While some of Sun Ra's experiments may be seen as noble failures, many other innovations remain important: "Ra was one of the first jazz leaders to use two basses, to employ the electric bass, to play electronic keyboards, to use extensive percussion and polyrhythms, to explore modal music and to pioneer solo and group freeform improvisations. In addition, he made his mark in the wider cultural context: he proclaimed the African origins of jazz, reaffirmed pride in black history and reasserted the spiritual and mystical dimensions of music (all important factors in the black cultural/political renaissance of the 60s)." 
George Clinton of P-funk fame based many of his early ideas ("Cosmic Slop") on Sun Ra.
The Residents, the veteran anonymous avant-garde quartet, have claimed Sun Ra as a major influence on their music and their decision to self-release their own material.
The heavy rock band MC5 covered "Starship" on their 1969 album Kick out the Jams.
Ken Vandermark leads a trio called Spaceways Inc.--titled after a Sun Ra song—which regularly performs Sun Ra compositions.
Trey Anastasio of Phish organised a recording session called Surrender to the Air. While not an overt Sun Ra tribute, it does feature several Arkestra members performing a suite very similar to much of Ra's music.
Derek Trucks of Frogwings, Derek Trucks Band, and the Allman Brothers Band is often seen wearing a Sun Ra t-shirt and claims Sun Ra is one of his greatest influences. It can be heard, at times, in his slide playing and in other members of his own band.
Romanian rock band IRIS released a song called "Sun Ra" on their 1998 "Mirage" album.
Deathgrind band Brutal Truth covered Sun Ra's song "It's After The End Of The World" on their album Sounds Of The Animal Kingdom.
In 2002, Yo La Tengo released a single consisting of four versions of Sun Ra's song "Nuclear War."
In 2003 Dutch label Kindred Spirits released a compilation of Covers by Broken beat/Jazz/Techno/Hip Hop Artists called 'Sun Ra Dedication: The Myth Lives On'
Coil recorded a track called "Sex With Sun Ra (Part One - Saturnalia)" which can be found on the album Black Antlers. The lyrics are somewhat based on Ra's "black folks in space" prophecy from the film Space Is The Place.
Madvillainy, the 2004 album from Madlib and MF Doom's incarnation Madvillain, has a song entitled "Shadows of Tomorrow" which heavily samples audio clips of Ra from Space Is the Place.
In 2005 the Belgian rock group dEUS released their album Pocket Revolution, which contained a track titled "Sun Ra". Lead singer Tom Barman and the other members are big jazz fans.
Sunn 0))), a two-man avant-garde metal band recently cited Sun Ra as being one of the earliest and most prominent influences on their musical sounds and philosophies in the New York Times Magazine.
Sun Ra's discography is vast and sometimes confusing.
During his career Sun Ra recorded over one hundred albums; many of them were printed on microlabels. His own Saturn Records were usually printed in editions of 75 copies per album, and were sold primarily at live performances. Many of Sun Ra's early albums were recorded at home by Ra himself on wire or early tape recorders, and are decidedly lo-fi. Despite the technological limitations, Ra used some innovative recording techniques, and these recordings provided an unprecedented level of documentation, and were inspirational in showing how artists could take control of the means of production and distribution of their works.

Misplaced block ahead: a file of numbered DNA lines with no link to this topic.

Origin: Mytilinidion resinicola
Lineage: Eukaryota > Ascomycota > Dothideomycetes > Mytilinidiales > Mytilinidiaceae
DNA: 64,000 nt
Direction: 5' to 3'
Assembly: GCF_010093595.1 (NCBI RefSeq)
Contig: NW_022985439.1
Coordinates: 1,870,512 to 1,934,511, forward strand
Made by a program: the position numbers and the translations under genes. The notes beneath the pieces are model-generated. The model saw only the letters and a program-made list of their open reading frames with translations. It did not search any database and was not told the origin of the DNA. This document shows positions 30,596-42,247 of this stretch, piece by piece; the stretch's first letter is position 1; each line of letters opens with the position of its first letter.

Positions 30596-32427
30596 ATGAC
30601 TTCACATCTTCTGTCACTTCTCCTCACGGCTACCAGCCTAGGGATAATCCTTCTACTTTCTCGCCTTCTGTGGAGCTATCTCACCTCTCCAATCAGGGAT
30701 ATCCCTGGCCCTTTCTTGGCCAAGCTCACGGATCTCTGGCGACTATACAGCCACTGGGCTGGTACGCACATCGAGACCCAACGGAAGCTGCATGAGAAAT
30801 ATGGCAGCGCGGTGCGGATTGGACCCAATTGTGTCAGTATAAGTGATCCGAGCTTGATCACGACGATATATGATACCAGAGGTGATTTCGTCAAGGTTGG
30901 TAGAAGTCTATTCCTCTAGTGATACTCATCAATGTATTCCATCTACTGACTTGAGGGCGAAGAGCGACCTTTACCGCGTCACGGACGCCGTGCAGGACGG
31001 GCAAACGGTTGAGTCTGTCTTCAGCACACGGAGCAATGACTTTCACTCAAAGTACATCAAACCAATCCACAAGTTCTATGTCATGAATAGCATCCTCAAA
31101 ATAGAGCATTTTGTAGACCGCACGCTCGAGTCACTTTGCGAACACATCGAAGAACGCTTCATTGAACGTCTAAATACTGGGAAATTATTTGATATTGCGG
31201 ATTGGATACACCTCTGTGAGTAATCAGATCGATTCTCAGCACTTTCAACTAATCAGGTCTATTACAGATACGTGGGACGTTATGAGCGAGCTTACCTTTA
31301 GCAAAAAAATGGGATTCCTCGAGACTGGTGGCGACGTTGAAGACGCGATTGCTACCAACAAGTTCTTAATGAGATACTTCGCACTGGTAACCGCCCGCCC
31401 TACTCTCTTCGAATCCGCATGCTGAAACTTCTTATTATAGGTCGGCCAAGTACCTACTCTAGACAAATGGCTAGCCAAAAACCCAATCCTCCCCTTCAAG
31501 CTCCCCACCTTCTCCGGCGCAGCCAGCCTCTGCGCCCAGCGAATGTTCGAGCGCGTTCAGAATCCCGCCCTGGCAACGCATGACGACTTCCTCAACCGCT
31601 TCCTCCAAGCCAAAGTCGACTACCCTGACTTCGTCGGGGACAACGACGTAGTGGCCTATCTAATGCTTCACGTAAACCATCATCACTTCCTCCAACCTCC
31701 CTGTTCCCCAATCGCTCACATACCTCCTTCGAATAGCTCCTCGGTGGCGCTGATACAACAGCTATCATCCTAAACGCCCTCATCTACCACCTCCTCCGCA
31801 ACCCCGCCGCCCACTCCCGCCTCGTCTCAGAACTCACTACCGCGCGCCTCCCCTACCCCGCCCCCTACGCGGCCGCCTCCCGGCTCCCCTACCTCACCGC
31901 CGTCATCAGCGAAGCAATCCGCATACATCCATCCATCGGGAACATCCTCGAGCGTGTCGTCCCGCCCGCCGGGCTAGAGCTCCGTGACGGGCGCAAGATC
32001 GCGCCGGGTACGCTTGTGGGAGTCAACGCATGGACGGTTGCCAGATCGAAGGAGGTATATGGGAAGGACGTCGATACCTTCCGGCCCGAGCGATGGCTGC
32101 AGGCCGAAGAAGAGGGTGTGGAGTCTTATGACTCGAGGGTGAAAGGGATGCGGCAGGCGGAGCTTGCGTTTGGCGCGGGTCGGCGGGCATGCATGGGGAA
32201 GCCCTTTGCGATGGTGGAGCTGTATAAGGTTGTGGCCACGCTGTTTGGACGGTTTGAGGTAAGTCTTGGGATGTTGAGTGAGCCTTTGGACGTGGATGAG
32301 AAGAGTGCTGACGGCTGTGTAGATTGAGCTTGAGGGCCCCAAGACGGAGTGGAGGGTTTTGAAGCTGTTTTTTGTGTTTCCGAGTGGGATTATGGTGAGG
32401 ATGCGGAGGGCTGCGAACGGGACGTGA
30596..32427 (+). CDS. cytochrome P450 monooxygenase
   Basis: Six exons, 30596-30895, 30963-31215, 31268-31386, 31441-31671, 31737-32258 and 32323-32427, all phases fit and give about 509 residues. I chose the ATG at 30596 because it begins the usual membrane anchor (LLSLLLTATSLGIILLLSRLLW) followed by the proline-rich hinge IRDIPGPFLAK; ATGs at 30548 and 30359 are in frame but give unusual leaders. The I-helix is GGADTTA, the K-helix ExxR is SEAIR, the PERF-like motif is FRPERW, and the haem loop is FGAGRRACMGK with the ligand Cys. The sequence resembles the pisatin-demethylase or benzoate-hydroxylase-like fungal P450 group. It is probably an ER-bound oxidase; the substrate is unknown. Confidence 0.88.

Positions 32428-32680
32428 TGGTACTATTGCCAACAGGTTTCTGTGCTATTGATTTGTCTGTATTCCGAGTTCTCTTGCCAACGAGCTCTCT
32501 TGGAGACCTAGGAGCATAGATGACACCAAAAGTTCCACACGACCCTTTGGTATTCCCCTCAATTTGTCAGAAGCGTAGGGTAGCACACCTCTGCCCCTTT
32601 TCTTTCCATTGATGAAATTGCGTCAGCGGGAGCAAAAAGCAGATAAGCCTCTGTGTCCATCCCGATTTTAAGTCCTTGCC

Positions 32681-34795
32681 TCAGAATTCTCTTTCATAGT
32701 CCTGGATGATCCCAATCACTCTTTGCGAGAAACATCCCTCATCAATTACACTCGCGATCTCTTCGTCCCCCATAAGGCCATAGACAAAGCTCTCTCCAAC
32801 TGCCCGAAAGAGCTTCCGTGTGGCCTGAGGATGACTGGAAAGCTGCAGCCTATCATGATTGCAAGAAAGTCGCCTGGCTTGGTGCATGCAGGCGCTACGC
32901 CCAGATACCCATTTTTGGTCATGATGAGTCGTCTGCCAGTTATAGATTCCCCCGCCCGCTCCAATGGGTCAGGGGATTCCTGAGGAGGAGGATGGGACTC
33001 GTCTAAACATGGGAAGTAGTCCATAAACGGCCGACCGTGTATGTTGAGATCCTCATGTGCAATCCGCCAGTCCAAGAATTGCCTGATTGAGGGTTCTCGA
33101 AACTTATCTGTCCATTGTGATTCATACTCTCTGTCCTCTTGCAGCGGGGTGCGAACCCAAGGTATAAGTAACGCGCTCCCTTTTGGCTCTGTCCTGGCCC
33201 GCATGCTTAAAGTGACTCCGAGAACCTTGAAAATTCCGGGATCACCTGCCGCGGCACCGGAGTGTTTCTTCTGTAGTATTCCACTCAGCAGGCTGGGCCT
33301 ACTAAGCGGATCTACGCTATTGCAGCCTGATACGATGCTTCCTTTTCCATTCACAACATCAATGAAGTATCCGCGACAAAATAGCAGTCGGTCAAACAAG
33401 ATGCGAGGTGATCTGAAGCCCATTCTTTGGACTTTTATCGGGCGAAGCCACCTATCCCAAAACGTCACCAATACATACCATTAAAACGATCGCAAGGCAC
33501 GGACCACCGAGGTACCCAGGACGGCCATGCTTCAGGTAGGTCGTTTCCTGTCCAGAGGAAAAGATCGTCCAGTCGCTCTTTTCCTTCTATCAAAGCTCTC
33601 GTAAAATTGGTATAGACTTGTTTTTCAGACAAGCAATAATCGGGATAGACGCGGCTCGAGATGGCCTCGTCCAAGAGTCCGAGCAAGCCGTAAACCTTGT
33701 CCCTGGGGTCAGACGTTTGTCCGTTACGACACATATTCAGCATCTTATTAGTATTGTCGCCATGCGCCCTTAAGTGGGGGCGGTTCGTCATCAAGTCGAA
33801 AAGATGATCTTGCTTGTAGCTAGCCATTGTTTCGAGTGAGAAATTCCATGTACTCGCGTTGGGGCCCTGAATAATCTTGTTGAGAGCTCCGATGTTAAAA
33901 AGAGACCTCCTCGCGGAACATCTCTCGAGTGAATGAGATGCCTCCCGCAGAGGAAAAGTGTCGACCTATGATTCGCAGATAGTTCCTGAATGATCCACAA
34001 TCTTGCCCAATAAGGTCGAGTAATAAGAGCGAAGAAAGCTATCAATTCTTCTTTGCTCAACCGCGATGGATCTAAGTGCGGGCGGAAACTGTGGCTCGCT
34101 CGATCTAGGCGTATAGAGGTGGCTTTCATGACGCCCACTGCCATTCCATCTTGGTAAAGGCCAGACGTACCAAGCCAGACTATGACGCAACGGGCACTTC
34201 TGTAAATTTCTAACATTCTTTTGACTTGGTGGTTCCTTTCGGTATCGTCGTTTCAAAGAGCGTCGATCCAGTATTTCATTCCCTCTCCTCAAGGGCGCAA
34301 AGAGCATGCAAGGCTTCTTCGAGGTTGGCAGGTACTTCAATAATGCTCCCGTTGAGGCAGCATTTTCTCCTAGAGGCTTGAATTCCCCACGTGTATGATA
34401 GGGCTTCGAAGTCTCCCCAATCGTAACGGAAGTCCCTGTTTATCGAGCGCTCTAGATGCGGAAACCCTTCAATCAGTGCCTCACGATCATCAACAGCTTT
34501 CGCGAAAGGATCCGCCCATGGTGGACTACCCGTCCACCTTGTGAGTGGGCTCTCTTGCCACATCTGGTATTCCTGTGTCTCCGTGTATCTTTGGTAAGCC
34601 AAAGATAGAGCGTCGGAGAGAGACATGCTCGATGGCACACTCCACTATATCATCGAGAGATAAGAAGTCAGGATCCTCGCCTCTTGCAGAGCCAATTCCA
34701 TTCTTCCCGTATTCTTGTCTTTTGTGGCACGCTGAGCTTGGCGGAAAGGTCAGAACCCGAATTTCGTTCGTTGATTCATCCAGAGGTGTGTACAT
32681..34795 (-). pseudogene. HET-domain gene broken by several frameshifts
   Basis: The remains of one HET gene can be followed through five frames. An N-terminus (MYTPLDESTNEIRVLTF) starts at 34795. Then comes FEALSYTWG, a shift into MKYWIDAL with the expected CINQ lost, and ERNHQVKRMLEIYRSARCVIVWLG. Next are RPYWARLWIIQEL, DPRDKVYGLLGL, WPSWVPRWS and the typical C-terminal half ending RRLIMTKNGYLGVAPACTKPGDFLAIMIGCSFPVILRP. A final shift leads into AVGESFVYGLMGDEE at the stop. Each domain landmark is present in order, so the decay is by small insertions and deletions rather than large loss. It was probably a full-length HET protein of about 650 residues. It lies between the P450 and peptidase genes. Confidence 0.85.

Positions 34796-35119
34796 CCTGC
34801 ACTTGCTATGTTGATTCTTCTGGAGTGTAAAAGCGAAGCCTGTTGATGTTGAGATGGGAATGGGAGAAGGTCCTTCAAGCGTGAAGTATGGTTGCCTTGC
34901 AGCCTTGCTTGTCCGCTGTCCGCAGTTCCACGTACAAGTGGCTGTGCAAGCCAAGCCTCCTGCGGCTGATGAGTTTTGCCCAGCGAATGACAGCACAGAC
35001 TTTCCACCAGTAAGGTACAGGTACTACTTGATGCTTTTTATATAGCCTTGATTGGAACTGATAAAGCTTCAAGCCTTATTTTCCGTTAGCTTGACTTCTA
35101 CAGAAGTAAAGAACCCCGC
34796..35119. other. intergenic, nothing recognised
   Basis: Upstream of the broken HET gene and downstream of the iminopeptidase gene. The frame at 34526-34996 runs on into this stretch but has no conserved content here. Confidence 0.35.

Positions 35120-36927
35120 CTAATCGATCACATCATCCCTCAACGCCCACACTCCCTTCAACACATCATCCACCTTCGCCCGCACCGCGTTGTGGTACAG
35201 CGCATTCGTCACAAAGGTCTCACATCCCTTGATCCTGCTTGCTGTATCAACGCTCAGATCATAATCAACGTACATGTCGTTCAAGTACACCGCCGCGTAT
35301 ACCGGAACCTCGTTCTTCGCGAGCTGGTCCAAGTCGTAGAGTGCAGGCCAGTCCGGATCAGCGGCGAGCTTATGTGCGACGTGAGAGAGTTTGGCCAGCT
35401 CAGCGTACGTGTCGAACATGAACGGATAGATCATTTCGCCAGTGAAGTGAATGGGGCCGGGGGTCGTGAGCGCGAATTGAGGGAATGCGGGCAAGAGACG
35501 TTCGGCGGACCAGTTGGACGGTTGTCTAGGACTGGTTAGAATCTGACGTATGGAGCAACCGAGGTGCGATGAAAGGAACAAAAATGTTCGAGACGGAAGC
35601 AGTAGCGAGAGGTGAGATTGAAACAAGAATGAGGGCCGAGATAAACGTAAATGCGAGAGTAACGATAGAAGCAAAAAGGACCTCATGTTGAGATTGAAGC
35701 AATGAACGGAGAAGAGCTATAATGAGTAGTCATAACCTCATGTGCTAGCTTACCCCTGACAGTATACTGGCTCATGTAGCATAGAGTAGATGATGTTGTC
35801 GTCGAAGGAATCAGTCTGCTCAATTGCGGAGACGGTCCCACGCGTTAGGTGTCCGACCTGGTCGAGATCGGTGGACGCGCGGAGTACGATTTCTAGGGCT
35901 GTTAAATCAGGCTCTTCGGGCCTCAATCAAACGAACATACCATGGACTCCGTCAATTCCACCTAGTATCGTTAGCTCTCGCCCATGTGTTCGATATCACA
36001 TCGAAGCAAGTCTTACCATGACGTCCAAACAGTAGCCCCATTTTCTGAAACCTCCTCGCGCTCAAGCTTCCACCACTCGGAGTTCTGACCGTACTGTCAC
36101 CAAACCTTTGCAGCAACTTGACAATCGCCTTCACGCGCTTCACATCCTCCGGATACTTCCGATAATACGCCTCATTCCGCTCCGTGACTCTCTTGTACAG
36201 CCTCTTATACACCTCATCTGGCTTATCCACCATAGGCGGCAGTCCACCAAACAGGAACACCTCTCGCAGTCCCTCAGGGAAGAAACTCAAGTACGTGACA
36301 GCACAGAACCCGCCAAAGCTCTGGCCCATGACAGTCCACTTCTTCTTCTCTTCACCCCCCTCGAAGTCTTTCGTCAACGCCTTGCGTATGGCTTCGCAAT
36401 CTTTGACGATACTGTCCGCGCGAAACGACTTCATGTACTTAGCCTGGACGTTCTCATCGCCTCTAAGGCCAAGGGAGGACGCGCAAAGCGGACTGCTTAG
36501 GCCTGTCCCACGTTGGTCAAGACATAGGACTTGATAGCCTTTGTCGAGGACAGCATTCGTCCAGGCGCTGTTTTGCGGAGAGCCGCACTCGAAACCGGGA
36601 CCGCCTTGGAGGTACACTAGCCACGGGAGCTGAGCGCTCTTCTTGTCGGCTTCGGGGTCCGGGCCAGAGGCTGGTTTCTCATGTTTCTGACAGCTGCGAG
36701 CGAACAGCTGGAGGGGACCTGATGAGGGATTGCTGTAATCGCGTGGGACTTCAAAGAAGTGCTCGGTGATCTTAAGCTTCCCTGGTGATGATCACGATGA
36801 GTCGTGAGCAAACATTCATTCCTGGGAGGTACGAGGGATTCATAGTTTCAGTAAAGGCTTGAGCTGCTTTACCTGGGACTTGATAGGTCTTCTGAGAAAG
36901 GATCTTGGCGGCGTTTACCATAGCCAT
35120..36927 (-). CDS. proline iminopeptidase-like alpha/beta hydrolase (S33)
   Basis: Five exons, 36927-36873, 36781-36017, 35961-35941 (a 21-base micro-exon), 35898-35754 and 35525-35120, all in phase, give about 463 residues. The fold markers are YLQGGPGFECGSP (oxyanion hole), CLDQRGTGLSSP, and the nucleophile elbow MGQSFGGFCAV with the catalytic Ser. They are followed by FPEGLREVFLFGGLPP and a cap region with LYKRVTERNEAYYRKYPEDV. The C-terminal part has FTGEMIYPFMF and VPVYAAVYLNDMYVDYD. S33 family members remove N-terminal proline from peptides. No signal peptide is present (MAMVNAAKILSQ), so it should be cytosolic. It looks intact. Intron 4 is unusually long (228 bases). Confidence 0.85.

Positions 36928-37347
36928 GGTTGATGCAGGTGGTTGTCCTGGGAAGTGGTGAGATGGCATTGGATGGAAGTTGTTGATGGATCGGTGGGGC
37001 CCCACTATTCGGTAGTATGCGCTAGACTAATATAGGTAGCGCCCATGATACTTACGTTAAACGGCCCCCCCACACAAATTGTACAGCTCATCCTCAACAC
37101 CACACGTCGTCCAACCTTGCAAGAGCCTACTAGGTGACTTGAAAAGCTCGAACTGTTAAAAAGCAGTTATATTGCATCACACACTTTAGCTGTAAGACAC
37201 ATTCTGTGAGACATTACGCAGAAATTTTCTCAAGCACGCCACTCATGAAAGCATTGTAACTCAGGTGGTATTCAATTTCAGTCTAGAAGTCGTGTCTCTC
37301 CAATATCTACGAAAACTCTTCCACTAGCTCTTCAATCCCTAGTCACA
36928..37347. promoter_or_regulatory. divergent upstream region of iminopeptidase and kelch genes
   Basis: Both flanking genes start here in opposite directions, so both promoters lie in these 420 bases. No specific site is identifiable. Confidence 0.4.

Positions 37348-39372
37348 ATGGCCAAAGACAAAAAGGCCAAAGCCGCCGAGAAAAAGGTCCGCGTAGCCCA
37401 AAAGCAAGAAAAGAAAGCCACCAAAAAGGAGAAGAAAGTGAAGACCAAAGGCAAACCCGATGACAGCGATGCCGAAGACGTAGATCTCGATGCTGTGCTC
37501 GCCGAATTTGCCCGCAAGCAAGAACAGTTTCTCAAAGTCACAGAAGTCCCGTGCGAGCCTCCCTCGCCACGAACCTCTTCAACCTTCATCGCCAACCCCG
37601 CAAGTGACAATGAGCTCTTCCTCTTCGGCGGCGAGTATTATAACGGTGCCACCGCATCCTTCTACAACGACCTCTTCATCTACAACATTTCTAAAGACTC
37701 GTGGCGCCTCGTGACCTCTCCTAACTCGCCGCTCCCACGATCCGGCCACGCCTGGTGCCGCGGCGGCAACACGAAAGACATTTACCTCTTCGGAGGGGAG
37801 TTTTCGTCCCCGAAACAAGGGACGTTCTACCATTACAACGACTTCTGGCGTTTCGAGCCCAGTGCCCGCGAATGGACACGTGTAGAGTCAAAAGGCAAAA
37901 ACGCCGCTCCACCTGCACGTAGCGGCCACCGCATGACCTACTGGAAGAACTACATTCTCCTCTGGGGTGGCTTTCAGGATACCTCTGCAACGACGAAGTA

Prior to the 1970s, most of these were produced out of Chicago through the El Saturn Research enterprise established by Ra and his colleague Alton Abraham. A batch of the most significant recordings were licenced to Impulse! Records in the mid-1970s. Soon these became available around the world as cheap "cut-outs" so making the music more widely available.
Later Saturn Records were produced from Philadelphia. Most were hand-decorated by Arkestra members, and these LP records sometimes sell for high prices among collectors. These Saturn Records releases typically had little or no information as to performers or recording dates, often pressing one side from one era with another from a different decade, leading to some confusion among completists and fans.
In the 1990s, after Sun Ra had "left this plane of existence," as he might say, many of his recordings were released on compact disc for the first time by Evidence Records or Ihnfinity Music.
1957 - Super-Sonic Jazz by Sun Ra and his Arkestra
1958 - Jazz in Silhouette by Sun Ra and his Arkestra
1958 - The Nubians of Plutonia aka The Lady with the Golden Stockings by Sun Ra and his Myth Science Arkestra
1960 - Fate in a Pleasant Mood by Sun Ra and His Myth Science Arkestra
1961 - The Futuristic Sounds of Sun Ra by Sun Ra and his Arkestra
1962 - When Sun Comes Out by Sun Ra and his Astro-Infinty Arkestra
1963 - Angels and Demons at Play by Sun Ra and his Myth Science Arkestra
1963 - When Sun Comes Out by Sun Ra and his Myth Science Arkestra
1965 - [[The Heliocentric Worlds of Sun Ra Volumes One and Two by Sun Ra and his Solar Arkestra
1965 - Art Forms of Dimensions Tomorrow by Sun Ra and his Solar Arkestra
1966 - Visits Planet Earth by Sun Ra and his Solar Arkestra
1966 - Other Planes Of There by Sun Ra and his Solar Arkestra
1966 - The Magic City by Sun Ra and his Solar Arkestra
1967 - Cosmic Tones for Mental Therapy by Sun Ra and his Myth Science Arkestra
1968 - Sound of Joy by Sun Ra and the Arkestra (recorded 1957)
1969 - Atlantis by Sun Ra and his Astro Infinity Arkestra
1970 - Holiday for Soul Dance by Sun Ra and his Intergalactic Arkestra
1971 - Nidhamu by Sun Ra and his Astro Intergalactic Infinity Arkestra
1971 - Live in Egypt 1 by Sun Ra and his Astro Intergalactic Infinity Arkestra
1973 - Space is the Place by Sun Ra
1973 - Concert for the Comet Kohoutek by Sun Ra